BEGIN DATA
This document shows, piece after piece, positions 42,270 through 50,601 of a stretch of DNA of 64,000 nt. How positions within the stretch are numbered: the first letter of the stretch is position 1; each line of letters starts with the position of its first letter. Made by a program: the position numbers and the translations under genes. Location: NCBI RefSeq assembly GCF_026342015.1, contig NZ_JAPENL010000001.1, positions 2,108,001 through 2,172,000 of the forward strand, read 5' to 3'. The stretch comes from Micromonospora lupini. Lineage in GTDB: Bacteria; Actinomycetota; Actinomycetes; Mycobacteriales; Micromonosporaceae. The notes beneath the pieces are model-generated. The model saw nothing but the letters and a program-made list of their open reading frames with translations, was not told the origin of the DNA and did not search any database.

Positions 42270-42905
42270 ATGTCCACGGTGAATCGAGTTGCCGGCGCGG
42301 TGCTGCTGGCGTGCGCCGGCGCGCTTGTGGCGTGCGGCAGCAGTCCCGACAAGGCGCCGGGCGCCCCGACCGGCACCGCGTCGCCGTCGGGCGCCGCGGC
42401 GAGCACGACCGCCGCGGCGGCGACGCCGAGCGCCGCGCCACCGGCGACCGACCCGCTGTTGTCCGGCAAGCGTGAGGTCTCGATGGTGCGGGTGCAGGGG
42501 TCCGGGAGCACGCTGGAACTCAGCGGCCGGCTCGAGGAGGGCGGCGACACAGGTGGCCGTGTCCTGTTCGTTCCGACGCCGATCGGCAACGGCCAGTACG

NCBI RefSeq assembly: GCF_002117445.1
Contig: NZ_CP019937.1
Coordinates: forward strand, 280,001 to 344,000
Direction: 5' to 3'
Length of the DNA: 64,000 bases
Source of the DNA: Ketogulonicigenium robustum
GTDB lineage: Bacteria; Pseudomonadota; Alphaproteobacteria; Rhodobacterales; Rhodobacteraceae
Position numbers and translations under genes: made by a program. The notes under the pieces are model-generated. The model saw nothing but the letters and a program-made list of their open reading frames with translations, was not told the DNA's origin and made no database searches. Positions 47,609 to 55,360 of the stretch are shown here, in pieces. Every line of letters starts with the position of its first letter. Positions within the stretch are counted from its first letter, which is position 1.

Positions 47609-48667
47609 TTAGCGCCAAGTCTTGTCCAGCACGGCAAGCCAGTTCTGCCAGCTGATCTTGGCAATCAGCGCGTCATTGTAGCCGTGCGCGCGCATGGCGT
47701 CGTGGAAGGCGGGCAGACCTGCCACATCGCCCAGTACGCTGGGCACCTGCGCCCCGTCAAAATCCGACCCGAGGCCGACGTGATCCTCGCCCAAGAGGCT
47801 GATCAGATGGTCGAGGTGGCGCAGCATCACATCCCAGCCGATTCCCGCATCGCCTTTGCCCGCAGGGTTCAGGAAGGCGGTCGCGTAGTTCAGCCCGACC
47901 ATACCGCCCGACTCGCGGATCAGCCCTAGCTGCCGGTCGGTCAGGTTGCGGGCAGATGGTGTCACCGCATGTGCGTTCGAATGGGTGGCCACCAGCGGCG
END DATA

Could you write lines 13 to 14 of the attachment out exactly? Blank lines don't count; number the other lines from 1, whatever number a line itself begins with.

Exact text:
GTDB lineage: Bacteria; Pseudomonadota; Alphaproteobacteria; Rhodobacterales; Rhodobacteraceae
Position numbers and translations under genes: made by a program. The notes under the pieces are model-generated. The model saw nothing but the letters and a program-made list of their open reading frames with translations, was not told the DNA's origin and made no database searches. Positions 47,609 to 55,360 of the stretch are shown here, in pieces. Every line of letters starts with the position of its first letter. Positions within the stretch are counted from its first letter, which is position 1.